Help people find a way to say “No”. Sometimes we need permission to prioritise ourselves. When you are burned out it is likely that your self-worth is at an all-time low too. This means everything comes before YOU in the to-do pile. Having someone say “you can say NO to that” or “do this for yourself first please!” Is often just enough to give someone the agency to put themselves first. 


A lot of well-being advice focuses on “self-care” and, whilst it is true that change needs to come from the individual, sometimes someone struggling deeply may need assistance to know what that looks like and how to enact it. 

It may take someone with perspective to suggest any of the following:

  • A reduction in tasks
  • An extension of deadlines
  • Requests for assistance 
  • Time off
  • Scheduled relaxation
  • Insuring basic needs (food, drink, sleep, exercise, socialising)
  • Therapy
  • Medical intervention 

Helping someone to help themselves can feel frustrating as it feels as though some people simply “won’t”. Remember though, much as a car with no petrol “can’t” start, people with only the last vestige of energy are often unable to muster that focus. Be patient and scaffold their success as all educators have been trained to do! 


In a system with very little “slack” this can be tricky. Knowing your team is essential. Being on the lookout for signs of emotional strain is vital.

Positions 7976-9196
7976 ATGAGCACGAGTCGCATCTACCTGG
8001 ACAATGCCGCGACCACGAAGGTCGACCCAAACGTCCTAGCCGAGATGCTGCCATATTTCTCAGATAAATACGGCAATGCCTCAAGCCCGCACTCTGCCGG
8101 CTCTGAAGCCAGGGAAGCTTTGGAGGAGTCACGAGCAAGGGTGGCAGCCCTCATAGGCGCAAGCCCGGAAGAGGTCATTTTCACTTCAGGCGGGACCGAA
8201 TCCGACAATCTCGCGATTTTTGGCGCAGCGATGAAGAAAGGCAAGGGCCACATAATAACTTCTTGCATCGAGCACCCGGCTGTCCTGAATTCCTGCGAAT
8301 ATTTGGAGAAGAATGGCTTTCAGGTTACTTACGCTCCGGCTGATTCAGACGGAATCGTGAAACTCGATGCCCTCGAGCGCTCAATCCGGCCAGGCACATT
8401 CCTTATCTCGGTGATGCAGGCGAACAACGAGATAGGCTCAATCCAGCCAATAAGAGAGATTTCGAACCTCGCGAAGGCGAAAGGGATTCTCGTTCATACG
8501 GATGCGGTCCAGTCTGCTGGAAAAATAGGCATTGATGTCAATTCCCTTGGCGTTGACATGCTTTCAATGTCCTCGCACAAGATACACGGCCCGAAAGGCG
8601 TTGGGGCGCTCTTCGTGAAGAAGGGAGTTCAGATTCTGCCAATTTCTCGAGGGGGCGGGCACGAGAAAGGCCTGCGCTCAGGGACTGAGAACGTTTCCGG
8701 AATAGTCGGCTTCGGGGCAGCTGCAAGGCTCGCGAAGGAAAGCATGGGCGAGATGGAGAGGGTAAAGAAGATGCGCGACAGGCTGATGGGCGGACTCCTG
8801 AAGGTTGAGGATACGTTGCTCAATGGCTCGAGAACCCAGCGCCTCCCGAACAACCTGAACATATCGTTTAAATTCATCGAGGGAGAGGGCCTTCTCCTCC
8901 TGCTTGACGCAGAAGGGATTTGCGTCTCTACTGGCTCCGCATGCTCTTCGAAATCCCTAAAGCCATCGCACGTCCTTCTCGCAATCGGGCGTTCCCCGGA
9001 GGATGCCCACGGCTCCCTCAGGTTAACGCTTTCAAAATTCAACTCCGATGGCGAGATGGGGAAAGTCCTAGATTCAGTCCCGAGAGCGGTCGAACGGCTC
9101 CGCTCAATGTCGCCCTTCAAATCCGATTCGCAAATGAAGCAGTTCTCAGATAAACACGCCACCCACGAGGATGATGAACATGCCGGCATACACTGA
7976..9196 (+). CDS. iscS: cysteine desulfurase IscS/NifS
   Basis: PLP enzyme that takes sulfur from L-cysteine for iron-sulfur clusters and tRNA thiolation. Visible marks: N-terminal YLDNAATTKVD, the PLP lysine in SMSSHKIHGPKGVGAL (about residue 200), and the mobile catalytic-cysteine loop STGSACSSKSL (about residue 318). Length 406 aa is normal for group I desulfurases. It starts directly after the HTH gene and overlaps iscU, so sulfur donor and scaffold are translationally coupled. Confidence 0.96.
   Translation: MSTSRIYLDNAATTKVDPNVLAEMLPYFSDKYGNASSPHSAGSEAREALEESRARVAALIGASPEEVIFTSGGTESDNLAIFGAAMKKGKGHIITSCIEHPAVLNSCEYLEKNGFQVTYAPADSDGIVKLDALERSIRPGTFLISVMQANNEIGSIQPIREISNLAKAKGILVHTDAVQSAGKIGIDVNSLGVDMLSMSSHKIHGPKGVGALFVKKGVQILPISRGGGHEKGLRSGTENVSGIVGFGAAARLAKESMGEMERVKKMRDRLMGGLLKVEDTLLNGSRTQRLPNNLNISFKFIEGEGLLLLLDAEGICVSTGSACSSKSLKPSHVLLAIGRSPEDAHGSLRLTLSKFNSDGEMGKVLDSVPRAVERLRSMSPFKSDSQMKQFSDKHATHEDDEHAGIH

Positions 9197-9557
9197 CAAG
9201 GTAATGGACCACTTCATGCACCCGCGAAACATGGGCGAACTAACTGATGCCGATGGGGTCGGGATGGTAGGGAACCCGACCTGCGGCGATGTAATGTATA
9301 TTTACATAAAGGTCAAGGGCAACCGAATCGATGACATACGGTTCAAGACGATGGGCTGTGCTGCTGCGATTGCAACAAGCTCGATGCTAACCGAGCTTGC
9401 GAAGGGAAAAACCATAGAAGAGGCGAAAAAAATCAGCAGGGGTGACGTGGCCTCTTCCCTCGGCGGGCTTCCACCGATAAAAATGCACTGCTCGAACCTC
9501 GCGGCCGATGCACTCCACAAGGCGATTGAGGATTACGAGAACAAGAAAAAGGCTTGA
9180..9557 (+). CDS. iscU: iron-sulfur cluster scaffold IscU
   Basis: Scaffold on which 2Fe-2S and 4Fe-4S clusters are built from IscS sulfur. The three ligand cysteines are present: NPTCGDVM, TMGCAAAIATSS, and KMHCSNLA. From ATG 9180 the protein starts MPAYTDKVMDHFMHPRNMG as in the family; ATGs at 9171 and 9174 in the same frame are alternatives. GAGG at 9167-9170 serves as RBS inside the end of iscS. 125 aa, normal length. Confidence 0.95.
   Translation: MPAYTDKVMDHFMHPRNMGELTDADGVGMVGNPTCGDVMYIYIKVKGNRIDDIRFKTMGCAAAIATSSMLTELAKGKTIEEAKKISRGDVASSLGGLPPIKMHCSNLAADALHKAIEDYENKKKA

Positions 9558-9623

Sometimes advice and agency promotion simply isn’t enough and people need someone to take the reins in order to get them back on track. A good leader should know when to step in and say, “No. Someone else is doing that. You are taking a break!”.  

The best team I have ever worked in was one where senior leadership would have a raft of “cover” material and could choose to free up teaching staff if they felt they needed a break. Having someone knock on your door on a 5 lesson day and say, “I’m freeing you up period 3 with KS3. It’s all sorted. Take a break”, is like winning the lottery!! It can be a juggle with timetables and staffing but even once a fortnight bringing in a supply teacher would probably save you money in the long run on long-term absences! 

If I had to add anything to the above it would be this:

When we care so deeply about what we do it can create a microclimate in which stress and obligations become disproportionately “important”. Reminders that life outside of work is MORE IMPORTANT should be regular and tangible. Encourage people to prioritise their home life and the things they love. We only get one crack at this life (unless you are a believer in reincarnation!) and to spend it bent double under the weight of work is simply not ok. Do not allow guilt, competitions of martyrdom or invidious comparisons to make your workplace feel overly demanding. Set a precedent for self-care by modelling it. Encourage balance by demonstrating it yourself. 

If you are in a situation where you are feeling too burned out yourself to do this then start by finding a “listener” and practice what you intend to preach! 

Take care of yourself and others! “

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The author

Cate has been a teacher for 20 years. She has worked internationally and across all key stages in the UK. Her secondary specialism is Performing Arts with a keen interest in PSHE/RSE. Cate is recently married with two cats who keep her busy and an allotment that requires more time than she can give it!